Tag: PHOTOGRAPHY

Toronto: Then and Now

It has been said that a city is much like a person. They all have a few skeletons in their closet, they go through growing pains, and the events they experience can define them, for better or for worse.

Toronto has a rich and colorful history that can be explored in many ways. For the more active and adventurous, Heritage Toronto has an exploration map and plaques throughout the city for you to discover. 

 

 

The Toronto Archives holds a treasure trove of images for any Toronto history enthusiast. The 1.2 million photographs are housed in a climate controlled facility that reminds me of the final scene in Raiders of the Lost Ark.

For the cyber-explorer, the online archives  have almost 97,000 photos available to browse at your leisure. The oldest is a map of Toronto Harbour that dates back to 1792. You can also find a panorama shot stitched together from the oldest known photos of Toronto from 1856 of our very own neighborhood. I guess that’s why it’s called old town.

 

We decided to explore some of Toronto’s history online, on foot, and via Google Street View and give it the Photoshop treatment for this week’s blog, Toronto: Then and Now.

 

With special thanks and photo credits to Toronto Archives.

This before photo by Arthur Goss from 1913 was commissioned by the Toronto Health Department. It was to be included in a report regarding the poor state of Toronto's housing. The property was located in The Ward, a notorious slum in the heart of the city. This property, demolished soon after, was located where the Nathan Philips Square ice rink is today. You can see Old City Hall in the background.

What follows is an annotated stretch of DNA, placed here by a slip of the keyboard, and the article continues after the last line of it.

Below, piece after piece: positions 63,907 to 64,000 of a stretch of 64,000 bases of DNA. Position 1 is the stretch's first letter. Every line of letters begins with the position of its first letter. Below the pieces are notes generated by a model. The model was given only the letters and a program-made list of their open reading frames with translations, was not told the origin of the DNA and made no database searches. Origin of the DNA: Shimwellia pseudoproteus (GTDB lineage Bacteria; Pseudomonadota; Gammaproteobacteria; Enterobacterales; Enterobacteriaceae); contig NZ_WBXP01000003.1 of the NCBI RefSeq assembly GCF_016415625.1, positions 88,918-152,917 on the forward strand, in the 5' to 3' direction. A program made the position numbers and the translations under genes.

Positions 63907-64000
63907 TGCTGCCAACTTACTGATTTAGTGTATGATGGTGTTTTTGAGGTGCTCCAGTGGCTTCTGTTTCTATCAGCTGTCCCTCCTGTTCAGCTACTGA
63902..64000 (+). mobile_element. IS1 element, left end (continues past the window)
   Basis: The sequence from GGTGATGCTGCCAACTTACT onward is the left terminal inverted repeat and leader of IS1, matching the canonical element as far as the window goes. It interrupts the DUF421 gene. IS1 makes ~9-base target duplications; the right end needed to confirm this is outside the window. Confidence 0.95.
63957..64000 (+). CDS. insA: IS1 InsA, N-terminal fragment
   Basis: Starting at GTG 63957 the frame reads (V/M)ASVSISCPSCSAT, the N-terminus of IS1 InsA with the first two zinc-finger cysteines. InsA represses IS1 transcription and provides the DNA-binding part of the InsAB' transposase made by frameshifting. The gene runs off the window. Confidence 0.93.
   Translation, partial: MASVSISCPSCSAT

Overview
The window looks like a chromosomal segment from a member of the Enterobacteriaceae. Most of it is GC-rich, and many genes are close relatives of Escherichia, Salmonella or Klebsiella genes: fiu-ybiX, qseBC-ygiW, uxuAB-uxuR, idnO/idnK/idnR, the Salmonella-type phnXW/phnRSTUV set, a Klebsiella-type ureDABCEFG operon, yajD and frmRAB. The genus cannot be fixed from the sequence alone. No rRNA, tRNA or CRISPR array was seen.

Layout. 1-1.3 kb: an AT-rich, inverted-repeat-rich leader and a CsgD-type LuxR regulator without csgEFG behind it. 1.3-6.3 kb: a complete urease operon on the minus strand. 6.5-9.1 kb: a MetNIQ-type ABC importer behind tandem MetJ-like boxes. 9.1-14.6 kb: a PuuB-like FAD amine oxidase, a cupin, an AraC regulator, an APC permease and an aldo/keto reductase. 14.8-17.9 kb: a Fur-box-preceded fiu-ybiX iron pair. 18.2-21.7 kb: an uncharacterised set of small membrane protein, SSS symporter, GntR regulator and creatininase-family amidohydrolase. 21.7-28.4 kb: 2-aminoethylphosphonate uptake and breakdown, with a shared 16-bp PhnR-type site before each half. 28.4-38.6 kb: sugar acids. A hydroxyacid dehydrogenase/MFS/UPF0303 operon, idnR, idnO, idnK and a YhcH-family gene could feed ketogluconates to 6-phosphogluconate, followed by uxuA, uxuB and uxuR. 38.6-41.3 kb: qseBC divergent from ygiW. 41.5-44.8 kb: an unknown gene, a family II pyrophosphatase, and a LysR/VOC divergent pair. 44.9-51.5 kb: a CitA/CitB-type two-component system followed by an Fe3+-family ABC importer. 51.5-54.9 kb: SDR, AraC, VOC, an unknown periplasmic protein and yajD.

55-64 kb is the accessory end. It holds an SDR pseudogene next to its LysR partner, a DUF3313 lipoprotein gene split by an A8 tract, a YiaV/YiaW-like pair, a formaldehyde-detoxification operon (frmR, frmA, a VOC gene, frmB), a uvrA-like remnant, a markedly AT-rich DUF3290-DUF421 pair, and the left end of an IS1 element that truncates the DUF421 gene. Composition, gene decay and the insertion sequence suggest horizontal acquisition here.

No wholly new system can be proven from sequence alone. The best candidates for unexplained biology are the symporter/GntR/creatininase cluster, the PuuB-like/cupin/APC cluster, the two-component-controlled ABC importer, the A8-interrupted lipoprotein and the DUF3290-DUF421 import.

Then and Now Toronto: The Ward, 1913

 

 

Did you know that our "new" city hall is actually the city's fourth? 500 designs from 42 countries were submitted in an international competition that was very much ahead of it's time. It's hard to imagine our Nathan Phillips Square without this "futuristic" and iconic building completed in 1965. It has been an integral part of numerous films and even appeared in Star Trek comics as early as 1969 and an episode of Star Trek: Next Generation. It bears an uncanny resemblance to the The Devon Corporation headquarters in the popular Pokémon franchise as well.

 

 

This inside shot was captured by John Boyd, photographer for the Globe and Mail. It was taken on Bay Street on May 7, 1945, the day Germany unconditionally surrendered to the allies.

 

 

Commissioned by the City Engineer and taken by F.W. Micklethwaite in 1899, this old photograph shows a drinking fountain just south of the Spadina Circle. These drinking fountains were commonplace in Toronto in the late nineteenth century, with a trough for horses, a common cup for people and even a basin for dogs! The Health department later deemed them a public health hazard and replaced them. One remains on King Street East near St. James Cathedral.